Envío Digital
Central American University - UCA  
  Number 3 | Agosto 1981



Dear Friends

Envío team

They began arriving before the sun had risen; campesinos from Nicaragua’s remotest corners, families from Managua’s neighborhoods, visitors from around the world; all gathered in the Plaza on July 19th. Thousands of other Nicaraguans listened anxiously to radio and T.V. After weeks of heated political activity, with various sectors expressing their demands, all now waited to hear what measures the government would announce. Comandante Daniel Ortega opened the ceremonies, announcing the new measures proposed by the government.

In this bulletin, we include a synopsis of Comandante Daniel Ortega’s speech, an introduction to the new Agrarian Reform law and summary and study of latest developments in the Church.

Primarily of an economic nature, the new measures are aimed at increasing production while responding to the demands of Nicaragua’s working people. The measures provide a series of guarantees to Nicaragua’s large producers while preventing a small but economically powerful sector from boycotting production.

These measures have been the focus of political life in Nicaragua for the last month. The Council of State has debated and approved the Agrarian Reform bill and is now considering the law regarding agricultural cooperatives. Campesino and labor associations are studying the implications of the new measures, preparing their members to take an active role in the implementation. On August 6, 1981 the FSLN Political Commission met with COSEP, the Superior Council on Private Enterprise, to discuss the new measures and the economic situation of Nicaragua. The meeting was described as “positive and cordial” by both Frente and COSEP sources. On television, National Forum representatives from both the opposition and the revolutionary coalitions have debated the new measures and discussed how they will affect the ongoing forum.

In the first week of August, the French Foreign Minister, Claude Cheysson, visited Nicaragua, Costa Rica and Mexico to determine how France can best respond to the crisis in Central America. In Nicaragua, Cheysson expressed his country’s firm political support for the Nicaraguan Revolution.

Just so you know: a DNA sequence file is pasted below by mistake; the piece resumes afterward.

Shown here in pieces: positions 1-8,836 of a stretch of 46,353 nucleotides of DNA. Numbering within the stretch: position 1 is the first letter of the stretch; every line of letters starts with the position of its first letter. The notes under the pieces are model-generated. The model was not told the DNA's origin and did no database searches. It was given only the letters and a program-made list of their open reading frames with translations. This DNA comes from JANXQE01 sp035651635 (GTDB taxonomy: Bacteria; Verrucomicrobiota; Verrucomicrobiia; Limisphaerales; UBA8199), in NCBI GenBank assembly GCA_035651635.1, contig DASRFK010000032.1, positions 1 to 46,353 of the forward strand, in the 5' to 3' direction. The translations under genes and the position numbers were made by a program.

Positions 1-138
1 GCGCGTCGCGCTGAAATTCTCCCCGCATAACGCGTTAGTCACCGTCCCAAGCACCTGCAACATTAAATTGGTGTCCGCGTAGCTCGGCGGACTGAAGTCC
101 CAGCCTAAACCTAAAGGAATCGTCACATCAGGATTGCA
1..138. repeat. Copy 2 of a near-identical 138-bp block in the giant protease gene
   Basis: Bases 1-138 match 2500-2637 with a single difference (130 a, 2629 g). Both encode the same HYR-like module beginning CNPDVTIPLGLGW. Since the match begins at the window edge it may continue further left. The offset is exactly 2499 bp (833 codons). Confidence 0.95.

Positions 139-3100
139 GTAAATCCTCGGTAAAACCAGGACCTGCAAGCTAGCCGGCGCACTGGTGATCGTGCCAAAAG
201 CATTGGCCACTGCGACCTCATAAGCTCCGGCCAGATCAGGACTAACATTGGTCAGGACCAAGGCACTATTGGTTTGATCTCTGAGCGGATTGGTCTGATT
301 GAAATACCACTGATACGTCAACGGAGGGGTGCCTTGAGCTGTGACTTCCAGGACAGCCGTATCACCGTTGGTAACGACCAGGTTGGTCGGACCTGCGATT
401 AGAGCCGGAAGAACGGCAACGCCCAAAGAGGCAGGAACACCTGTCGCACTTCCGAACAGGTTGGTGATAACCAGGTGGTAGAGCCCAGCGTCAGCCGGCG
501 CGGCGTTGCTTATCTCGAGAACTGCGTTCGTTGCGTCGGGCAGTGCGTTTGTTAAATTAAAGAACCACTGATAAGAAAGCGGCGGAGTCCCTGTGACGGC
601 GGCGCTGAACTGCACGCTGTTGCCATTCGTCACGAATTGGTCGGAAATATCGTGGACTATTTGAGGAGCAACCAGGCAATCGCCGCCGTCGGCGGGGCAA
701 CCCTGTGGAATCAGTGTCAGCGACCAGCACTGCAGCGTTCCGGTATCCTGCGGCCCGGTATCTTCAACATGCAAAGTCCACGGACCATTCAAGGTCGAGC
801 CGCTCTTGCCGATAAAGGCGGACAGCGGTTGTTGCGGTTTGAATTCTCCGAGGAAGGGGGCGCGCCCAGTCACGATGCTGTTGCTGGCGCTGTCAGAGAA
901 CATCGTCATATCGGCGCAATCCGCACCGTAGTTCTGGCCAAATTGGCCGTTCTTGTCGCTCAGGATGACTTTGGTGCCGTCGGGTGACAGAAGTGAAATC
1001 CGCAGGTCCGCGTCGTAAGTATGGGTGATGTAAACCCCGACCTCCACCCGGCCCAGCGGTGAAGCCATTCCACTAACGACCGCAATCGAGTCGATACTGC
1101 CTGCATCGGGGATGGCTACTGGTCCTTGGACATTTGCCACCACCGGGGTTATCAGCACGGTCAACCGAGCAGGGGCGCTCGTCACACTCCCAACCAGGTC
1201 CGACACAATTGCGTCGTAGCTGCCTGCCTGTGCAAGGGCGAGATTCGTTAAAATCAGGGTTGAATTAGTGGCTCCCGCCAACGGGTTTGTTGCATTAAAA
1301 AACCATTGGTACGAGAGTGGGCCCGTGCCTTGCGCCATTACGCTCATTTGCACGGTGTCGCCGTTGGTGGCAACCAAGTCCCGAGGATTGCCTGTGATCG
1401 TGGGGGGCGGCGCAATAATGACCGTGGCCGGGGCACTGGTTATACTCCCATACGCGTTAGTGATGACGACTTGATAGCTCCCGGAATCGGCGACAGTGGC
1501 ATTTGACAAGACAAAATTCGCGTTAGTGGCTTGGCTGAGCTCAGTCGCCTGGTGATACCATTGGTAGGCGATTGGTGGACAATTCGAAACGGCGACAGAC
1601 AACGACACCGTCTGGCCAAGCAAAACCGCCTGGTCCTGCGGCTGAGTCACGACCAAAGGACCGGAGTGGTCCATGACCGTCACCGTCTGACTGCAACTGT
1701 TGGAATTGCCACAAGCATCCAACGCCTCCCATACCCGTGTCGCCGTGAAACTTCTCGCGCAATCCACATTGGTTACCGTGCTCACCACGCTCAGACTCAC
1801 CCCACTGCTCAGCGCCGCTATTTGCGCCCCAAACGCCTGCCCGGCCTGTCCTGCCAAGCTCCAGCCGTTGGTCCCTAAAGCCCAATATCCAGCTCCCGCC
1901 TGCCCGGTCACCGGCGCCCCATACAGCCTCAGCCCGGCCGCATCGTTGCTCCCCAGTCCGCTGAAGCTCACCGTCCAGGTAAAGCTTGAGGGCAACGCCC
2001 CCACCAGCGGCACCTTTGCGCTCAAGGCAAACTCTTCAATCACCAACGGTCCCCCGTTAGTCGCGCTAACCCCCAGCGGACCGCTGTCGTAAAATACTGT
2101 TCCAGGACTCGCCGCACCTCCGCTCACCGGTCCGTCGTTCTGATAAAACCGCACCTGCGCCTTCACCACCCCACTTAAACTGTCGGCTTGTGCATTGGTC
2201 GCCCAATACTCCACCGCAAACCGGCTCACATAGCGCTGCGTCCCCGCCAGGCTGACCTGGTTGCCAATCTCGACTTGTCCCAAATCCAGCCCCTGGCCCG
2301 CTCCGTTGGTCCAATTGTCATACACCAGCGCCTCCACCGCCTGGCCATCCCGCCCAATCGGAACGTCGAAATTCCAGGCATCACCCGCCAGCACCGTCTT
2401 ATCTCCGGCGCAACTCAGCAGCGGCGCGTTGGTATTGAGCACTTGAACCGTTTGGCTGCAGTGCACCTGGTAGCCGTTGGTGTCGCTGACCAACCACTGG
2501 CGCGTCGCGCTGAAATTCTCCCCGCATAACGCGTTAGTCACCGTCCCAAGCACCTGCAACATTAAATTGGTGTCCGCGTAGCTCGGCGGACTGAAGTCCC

In the area of religion, the question of whether priests will remain in the government has come to a temporary resolution. The priests can continue in the government, retaining their status as priests, while abstaining from the exercise of their priestly faculties.

On the grass roots level, there is a resurgence of community activity aimed at solving the problems facing Nicaragua’s people. Block by block, neighbors are organizing to protect their neighborhoods against crime and to prevent speculation of basic food stuffs such as rice and sugar. Popular Health Brigades are now forming to combat malaria and dengue, both serious tropical diseases passed on by the mosquito. Building on the achievements of the Literacy Crusade, the Adult Education Program is now entering into its second semester. In this semester, students will acquire reading and writing skills equivalent to the primary school level. Nicaraguans of all ages and walks of life continue to participate in the Popular Militia, although campesinos and urban working people form the vast majority. Throughout Nicaragua, thousands of men and women arrive home after a long day’s work and then set out again for their adult education class, community meetings and militia training. Perhaps it is they who speak most enthusiastically about the international solidarity that Nicaragua continues to receive.

In solidarity,

Institute Staff

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Dear Friends

The Ideological Struggle within the Catholic Church In Nicaragua

The Second Anniversary Of The Nicaraguan Revolution

The Agrarian Reform Law In Nicaragua

They Continue Being Priests and they continue in Government Positions

Theological Analysis Of The Crisis

Bishops grant exception Priests will continue in the government
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